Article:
Obama To Send 1,200 National Guard Troops To Mexican Border
May 26, 2010 By Alison Bowen
More than a thousand troops will soon travel to the Southwest, assigned to bolster border protection.
President Barack Obama’s pledge to move 1,200 National Guard troops comes after criticism of the federal government’s commitment to border control.
The promise of more troops was accompanied by a request for $500 million to secure the border, Reuters reported.
In a press release, Mississippi Representative Bennie G. Thompson, chairman of the House of Representatives’ Committee on Homeland Security, said he supported the plan and wanted to hear more.
“The increasing drug trafficking and violence occurring along the Southwest border must be confronted,” he said.
Arizona Representative Gabrielle Giffords lauded the decision, saying it showed the administration was taking border security seriously.
“Arizonans know that more boots on the ground means a safer and more secure border,” she said in a press release.
The troops will support officers stationed there, monitoring traffic and observing trafficking patterns, according to The New York Times.
Arizona recently passed a strict law requiring people to carry paperwork proving their immigration status. Officials there said they were forced to tackle immigration themselves after federal inaction.
Individual activists and city governments have boycotted the state, saying the law encourages racial profiling and infringes on civil rights.
Cities including San Francisco, Los Angeles, Seattle and St. Paul, Minn., have prohibited government travel to the state.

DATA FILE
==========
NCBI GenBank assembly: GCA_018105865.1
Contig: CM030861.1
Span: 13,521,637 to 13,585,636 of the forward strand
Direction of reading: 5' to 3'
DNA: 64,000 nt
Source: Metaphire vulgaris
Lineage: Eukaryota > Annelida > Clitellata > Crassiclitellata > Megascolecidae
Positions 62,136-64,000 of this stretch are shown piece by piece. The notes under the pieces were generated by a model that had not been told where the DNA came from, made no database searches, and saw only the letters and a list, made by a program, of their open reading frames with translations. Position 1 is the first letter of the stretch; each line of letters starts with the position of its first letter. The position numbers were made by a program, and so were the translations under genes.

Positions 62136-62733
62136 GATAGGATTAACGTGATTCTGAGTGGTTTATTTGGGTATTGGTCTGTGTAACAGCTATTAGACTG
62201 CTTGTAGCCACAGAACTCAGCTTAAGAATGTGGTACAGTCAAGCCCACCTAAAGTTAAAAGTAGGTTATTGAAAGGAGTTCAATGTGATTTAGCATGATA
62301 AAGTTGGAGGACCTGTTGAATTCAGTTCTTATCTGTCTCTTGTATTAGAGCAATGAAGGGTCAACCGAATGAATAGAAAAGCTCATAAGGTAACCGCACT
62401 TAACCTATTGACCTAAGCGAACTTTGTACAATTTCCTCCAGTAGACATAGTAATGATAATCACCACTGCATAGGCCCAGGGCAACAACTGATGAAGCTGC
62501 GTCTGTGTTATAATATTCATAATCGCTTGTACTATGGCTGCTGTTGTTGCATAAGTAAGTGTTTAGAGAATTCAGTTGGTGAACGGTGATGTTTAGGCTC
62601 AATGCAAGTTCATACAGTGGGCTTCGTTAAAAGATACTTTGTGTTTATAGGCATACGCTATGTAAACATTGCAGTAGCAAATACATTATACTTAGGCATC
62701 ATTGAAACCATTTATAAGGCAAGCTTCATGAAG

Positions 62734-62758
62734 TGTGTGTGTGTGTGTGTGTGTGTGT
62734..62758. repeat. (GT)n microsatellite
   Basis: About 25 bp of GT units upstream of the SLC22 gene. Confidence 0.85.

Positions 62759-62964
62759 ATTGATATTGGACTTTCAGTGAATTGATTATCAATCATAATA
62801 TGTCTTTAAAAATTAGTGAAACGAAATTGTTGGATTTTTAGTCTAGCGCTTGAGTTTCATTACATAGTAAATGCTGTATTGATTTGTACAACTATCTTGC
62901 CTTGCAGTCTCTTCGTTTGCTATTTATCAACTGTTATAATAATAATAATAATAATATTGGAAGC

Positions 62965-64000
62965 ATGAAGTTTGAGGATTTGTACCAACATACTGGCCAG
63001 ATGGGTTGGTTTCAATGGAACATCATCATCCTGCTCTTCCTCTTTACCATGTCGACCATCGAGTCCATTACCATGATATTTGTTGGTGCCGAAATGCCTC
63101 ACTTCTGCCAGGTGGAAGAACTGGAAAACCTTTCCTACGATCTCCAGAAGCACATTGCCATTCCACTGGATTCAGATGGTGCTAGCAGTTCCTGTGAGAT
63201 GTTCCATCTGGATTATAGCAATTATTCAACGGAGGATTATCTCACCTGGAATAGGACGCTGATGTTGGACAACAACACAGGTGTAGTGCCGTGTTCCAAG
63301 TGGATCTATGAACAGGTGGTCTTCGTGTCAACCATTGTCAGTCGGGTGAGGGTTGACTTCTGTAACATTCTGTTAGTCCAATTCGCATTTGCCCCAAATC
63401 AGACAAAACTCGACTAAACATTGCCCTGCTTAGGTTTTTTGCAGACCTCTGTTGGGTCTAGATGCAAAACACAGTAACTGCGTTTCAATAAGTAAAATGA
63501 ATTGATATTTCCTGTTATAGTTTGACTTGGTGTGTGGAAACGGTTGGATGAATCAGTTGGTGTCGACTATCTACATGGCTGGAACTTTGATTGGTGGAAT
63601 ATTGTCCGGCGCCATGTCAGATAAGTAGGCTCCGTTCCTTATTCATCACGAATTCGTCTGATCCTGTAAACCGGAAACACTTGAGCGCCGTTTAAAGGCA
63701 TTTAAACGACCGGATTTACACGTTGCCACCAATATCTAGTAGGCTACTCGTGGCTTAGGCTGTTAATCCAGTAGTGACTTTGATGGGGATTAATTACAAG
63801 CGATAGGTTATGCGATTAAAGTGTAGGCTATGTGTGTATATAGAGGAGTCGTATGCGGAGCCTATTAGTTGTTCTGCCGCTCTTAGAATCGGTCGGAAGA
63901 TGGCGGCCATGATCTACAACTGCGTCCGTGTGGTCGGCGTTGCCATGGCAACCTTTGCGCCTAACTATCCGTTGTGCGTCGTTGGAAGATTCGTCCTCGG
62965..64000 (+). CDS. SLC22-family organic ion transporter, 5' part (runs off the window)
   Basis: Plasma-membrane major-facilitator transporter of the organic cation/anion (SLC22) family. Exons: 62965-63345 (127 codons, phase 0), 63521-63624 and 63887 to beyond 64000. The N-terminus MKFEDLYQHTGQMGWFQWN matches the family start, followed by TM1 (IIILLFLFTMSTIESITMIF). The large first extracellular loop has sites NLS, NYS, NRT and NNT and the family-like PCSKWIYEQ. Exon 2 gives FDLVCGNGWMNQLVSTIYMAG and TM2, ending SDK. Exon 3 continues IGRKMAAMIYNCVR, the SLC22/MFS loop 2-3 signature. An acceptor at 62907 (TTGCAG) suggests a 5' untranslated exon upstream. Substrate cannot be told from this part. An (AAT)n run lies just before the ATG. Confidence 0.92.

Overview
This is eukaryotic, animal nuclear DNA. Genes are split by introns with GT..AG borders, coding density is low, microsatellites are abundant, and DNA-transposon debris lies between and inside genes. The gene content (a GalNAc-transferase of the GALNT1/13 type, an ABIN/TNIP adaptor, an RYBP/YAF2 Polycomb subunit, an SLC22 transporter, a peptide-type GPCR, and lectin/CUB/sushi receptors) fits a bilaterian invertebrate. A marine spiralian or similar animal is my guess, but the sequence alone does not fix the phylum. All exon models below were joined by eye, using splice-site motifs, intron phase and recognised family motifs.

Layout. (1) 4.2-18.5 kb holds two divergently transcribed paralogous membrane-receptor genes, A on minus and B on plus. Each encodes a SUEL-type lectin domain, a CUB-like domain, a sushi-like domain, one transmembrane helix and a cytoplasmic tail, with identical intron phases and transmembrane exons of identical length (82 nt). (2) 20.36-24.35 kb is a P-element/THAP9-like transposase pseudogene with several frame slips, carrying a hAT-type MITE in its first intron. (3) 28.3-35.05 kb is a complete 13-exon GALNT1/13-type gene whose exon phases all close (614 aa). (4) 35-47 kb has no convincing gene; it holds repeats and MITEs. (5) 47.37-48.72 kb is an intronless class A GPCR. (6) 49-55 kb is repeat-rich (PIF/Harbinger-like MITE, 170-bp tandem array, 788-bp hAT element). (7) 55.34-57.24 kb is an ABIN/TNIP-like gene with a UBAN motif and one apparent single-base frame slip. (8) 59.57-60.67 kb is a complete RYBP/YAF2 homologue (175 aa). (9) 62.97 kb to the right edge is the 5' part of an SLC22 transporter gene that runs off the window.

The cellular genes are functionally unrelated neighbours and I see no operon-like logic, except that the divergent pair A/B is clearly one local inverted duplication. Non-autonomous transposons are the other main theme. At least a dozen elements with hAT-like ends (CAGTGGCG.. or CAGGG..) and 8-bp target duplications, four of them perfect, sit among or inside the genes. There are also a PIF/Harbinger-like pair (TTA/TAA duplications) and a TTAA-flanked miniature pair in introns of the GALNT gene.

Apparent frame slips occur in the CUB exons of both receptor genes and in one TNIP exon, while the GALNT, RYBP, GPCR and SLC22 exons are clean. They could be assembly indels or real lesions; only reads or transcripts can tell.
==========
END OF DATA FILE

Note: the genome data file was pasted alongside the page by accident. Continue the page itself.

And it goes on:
The Christian Science Monitor (CSM) reported today that the boycott is beginning to take a toll on local businesses.
The Arizona Hotel and Lodging Association stopped keeping track off all the people calling to cancel conventions, the CSM reported.
Tuesday in Detroit, State Representative Rashida Tlaib proposed cutting economic ties with Arizona, according to the Detroit Free Press. Tlaib also promised to introduce a resolution asking Arizona to repeal the law.
And in New York, 37 people were arrested Monday in an effort by the New York Immigration Coalition to draw attention to immigration reform through civil disobedience. For the second Monday in a row, protesters linked arms and blocked traffic after a downtown rally. Speakers asked the Obama administration to enact immigration reform and repeal the Arizona law.
Image: Jurvetson @ Flickr.
About Alison Bowen
Alison is a Missouri native and New York City freelance writer who has wanted to cover Latin America since studying Spanish in Central America. After moving to Brooklyn, her work has appeared in The New York Times, the Daily News, the Manhattan Times and Women’s eNews. She earned a master’s degree in journalism and Latin American and Caribbean studies at New York University. Her thesis focused on immigration policies after September 11, including counterterrorism measures, and their effects on the daily lives of immigrants in New York City.